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Studying magnetic space explosions with NASA missions

Date:
March 9, 2017
Source:
NASA/Goddard Space Flight Center
Summary:
Magnetic explosions happen constantly all across the universe, and new results with NASA's ARTEMIS mission help explain how near-Earth explosions convert energy into heat and propel particles toward Earth.
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In this simulation, a reconnection even pushes a blob of plasma toward Earth. The jet blown in the opposite direction wobbles due to the unstable conditions.
Credit: NASA's Goddard Space Flight Center/Yi-Hsin Liu/Joy Ng, producer

Every day, invisible magnetic explosions are happening around Earth, on the surface of the sun and across the universe. These explosions, known as magnetic reconnection, occur when magnetic field lines cross, releasing stored magnetic energy. Such explosions are a key way that clouds of charged particles -- plasmas -- are accelerated throughout the universe. In Earth's magnetosphere -- the giant magnetic bubble surrounding our planet -- these magnetic reconnections can fling charged particles toward Earth, triggering auroras.

Magnetic reconnection, in addition to pushing around clouds of plasma, converts some magnetic energy into heat, which has an effect on just how much energy is left over to move the particles through space. A recent study used observations of magnetic reconnection from NASA's ARTEMIS -- Acceleration, Reconnection, Turbulence and Electrodynamics of the Moon's Interaction with the Sun -- to show that in the long tail of the nighttime magnetosphere, extending away from Earth and the sun, most of the energy is converted into heat. This means that the exhaust flows -- the jets of particles released by reconnection -- have less energy available to accelerate charged particles than previously thought.

When magnetic reconnection occurs between two clouds of plasma that have the same density, the exhaust flow is wildly unstable -- flapping about like a garden hose with too much water pressure. However, the new results find that, in the event observed, if the plasmas have different densities, the exhaust is stable and will eject a constant, smooth jet. These differences in density are caused by the interplay of the solar wind -- the constant stream of charged particles from the sun -- and the interplanetary magnetic field that stretches across the solar system.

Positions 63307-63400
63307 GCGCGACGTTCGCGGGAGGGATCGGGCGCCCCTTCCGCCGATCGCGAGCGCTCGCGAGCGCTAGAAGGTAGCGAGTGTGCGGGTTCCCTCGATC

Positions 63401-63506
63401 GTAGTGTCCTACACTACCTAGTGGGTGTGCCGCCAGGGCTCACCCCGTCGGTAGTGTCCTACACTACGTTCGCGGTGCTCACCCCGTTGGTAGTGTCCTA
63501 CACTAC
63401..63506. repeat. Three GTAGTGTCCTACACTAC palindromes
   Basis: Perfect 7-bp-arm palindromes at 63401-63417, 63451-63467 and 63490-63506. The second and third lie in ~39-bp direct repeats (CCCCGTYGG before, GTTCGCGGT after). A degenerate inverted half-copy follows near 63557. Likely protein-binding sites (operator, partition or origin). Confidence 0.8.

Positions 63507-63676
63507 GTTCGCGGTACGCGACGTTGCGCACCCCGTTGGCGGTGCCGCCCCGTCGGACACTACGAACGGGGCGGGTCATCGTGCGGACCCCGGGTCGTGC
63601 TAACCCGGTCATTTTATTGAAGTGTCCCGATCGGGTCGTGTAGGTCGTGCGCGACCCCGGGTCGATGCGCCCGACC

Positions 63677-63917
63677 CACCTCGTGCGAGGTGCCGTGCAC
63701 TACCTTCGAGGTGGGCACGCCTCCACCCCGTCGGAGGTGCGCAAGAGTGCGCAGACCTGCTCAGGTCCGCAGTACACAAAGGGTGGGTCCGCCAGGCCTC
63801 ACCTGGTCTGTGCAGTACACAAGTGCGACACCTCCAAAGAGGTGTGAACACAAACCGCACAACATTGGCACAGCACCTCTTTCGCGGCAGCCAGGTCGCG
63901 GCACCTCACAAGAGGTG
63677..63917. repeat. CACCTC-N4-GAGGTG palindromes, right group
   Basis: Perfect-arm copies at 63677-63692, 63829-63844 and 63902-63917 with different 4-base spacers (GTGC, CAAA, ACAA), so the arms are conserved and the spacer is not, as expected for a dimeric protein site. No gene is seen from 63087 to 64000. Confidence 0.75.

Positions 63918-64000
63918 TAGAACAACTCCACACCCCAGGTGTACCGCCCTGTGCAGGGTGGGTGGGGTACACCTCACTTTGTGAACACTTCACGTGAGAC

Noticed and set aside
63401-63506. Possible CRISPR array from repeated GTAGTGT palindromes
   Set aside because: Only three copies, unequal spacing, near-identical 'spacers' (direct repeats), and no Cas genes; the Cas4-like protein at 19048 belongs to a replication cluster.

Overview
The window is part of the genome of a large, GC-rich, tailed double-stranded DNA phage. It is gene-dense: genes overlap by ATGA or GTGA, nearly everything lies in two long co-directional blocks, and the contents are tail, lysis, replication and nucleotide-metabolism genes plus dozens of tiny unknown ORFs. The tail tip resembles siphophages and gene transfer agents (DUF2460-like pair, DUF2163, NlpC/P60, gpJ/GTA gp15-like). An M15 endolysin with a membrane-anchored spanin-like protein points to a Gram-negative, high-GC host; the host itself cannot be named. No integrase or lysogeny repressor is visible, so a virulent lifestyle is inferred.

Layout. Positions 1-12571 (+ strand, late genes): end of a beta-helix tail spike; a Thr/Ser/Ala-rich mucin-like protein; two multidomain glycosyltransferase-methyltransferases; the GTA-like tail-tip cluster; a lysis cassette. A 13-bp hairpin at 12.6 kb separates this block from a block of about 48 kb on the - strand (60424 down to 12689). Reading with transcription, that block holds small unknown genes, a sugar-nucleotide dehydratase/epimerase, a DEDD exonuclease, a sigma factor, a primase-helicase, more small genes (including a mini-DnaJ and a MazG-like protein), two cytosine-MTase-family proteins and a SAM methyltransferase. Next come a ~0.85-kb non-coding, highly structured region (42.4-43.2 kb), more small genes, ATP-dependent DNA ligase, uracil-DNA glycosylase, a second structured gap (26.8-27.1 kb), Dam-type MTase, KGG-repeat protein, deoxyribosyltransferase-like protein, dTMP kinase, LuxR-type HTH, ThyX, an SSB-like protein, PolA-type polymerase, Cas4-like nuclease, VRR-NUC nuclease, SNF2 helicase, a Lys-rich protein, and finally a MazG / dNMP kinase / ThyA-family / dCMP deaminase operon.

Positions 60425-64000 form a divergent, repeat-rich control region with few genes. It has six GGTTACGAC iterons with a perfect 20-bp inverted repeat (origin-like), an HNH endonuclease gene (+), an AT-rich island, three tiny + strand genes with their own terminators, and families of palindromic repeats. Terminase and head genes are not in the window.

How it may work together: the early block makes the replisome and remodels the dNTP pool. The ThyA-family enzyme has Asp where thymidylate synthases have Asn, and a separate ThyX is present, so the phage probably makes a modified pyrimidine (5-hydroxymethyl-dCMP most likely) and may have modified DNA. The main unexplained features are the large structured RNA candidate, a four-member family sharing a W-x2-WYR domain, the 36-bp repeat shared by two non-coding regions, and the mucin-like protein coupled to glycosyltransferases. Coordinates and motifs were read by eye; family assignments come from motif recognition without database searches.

These new results are key to understanding how magnetic reconnection can send particles zooming toward Earth, where they can initiate auroras and cause space weather. Such information also provides fundamental information about what drives movement in space throughout the universe, far beyond the near-Earth space we can observe more easily.

The ARTEMIS spacecraft have now spent more than a decade investigating the invisible phenomena near Earth, working in tandem with other missions like Time History of Events and Macroscale Interactions during Substorms, and Magnetospheric Multiscale to form a complete picture of magnetic reconnection near Earth.


Story Source:

Materials provided by NASA/Goddard Space Flight Center. Note: Content may be edited for style and length.


Journal Reference:

  1. H. Hietala, A. V. Artemyev, V. Angelopoulos. Ion dynamics in magnetotail reconnection in the presence of density asymmetry. Journal of Geophysical Research: Space Physics, 2017; DOI: 10.1002/2016JA023651

Cite This Page:

NASA/Goddard Space Flight Center. "Studying magnetic space explosions with NASA missions." ScienceDaily. ScienceDaily, 9 March 2017. <www.sciencedaily.com/releases/2017/03/170309120416.htm>.
NASA/Goddard Space Flight Center. (2017, March 9). Studying magnetic space explosions with NASA missions. ScienceDaily. Retrieved March 29, 2017 from www.sciencedaily.com/releases/2017/03/170309120416.htm
NASA/Goddard Space Flight Center. "Studying magnetic space explosions with NASA missions." ScienceDaily. www.sciencedaily.com/releases/2017/03/170309120416.htm (accessed March 29, 2017).